Once the tomatoes are pretty cooked, stir in half the canned crushed tomatoes and set the rest aside for a little bit. Bring the sautéed tomato/crushed tomato mix to a simmer and then cover and reduce to super low. We don’t want it to cook, just to stay warm.
3) Dice your carrot, celery, and onion. I like a small dice, but do whatever the hell you like; it’s your life. Also dice up a couple cloves of garlic, but keep it separate from the carrotceleryonion mix.
Heat a large, high-walled pan (a dutch oven works great for this) over medium-high heat. Once it’s hot add a tablespoon-ish of ghee (full disclosure: I have no idea what a tablespoon looks like, I just eyeball it based on experience) which will melt within 20 seconds. Add in your garlic and let it cook for not too long. We don’t want it to burn, just to open up a little.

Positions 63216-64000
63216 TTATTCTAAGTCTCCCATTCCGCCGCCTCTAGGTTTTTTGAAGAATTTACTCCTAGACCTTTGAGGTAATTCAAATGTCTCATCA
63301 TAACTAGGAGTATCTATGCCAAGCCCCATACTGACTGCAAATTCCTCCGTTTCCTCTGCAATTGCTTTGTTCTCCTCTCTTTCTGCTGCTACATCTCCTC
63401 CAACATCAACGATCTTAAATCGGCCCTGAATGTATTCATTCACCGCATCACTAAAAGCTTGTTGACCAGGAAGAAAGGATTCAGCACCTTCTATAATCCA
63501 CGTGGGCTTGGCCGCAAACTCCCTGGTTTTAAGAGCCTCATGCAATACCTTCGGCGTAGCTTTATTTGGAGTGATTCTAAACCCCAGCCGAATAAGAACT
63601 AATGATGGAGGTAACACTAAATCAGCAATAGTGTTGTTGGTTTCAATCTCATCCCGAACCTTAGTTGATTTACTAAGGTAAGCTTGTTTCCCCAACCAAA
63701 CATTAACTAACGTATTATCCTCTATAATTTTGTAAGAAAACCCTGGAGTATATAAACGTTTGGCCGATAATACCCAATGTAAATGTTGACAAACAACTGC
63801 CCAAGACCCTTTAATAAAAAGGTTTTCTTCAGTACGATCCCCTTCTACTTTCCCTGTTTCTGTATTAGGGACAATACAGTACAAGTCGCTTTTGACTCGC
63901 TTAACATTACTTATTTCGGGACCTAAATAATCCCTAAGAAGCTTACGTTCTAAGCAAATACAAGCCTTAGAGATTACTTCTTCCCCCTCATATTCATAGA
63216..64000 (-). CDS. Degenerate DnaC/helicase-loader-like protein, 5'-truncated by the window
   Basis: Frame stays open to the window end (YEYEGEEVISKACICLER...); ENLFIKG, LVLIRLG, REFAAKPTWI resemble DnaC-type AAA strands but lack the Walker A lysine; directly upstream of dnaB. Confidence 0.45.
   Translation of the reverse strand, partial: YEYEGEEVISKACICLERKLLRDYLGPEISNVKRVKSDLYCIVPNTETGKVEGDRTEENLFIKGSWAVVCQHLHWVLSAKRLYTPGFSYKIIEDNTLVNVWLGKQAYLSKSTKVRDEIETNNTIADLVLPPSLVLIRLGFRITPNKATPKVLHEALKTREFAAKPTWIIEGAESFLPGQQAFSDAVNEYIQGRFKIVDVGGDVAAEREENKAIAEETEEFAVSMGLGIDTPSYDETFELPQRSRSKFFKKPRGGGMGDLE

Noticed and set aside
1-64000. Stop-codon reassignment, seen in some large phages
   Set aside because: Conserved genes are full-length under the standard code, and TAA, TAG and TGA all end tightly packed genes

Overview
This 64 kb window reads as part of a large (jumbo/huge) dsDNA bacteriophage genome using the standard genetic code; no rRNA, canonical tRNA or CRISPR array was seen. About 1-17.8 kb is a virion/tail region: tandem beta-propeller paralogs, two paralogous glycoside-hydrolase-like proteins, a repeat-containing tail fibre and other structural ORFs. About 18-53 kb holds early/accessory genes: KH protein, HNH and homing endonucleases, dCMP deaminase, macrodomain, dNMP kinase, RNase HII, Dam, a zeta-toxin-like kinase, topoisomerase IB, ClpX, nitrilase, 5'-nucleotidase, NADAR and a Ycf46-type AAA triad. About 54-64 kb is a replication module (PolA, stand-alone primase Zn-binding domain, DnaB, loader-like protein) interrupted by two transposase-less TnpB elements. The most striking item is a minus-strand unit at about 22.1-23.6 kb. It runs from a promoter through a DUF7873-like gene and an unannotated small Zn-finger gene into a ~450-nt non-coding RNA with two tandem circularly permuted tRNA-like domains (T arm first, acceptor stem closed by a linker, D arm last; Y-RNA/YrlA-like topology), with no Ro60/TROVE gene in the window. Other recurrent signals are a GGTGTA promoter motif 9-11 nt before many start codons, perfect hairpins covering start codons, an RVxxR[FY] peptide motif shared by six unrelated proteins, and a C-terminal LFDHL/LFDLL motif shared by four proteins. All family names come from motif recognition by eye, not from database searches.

Once the garlic is slightly browner, add in the carrotceleryonion. Salt that shit. It helps draw out the excess water and makes it more delicious. Cook those guys together over medium-high heat until the celery is soft and the onions are fairly reduced in size. Keep stirring. The carrots will still look raw because carrots are jerks and you can’t trust them. Once they’re nice and cooked (5 to 7 minutes, maybe less, probably a touch more) take them out of the pan and set them aside for now.
4) Add another dollop of ghee to the pan and, once it melts, toss in your ground beef. Salt it and raise the heat to high.
Cook your beef until it’s cooked. I don’t know how long it’s going to take. Just keep stirring that shit until it’s done. You’ll know because it will be brown, you know, like cooked beef.
Lots of recipes will tell you to drain the juice at this step, but I say bullshit to that. Leave the juice in the pan. That shit is delicious. Juice drainers can go to hell.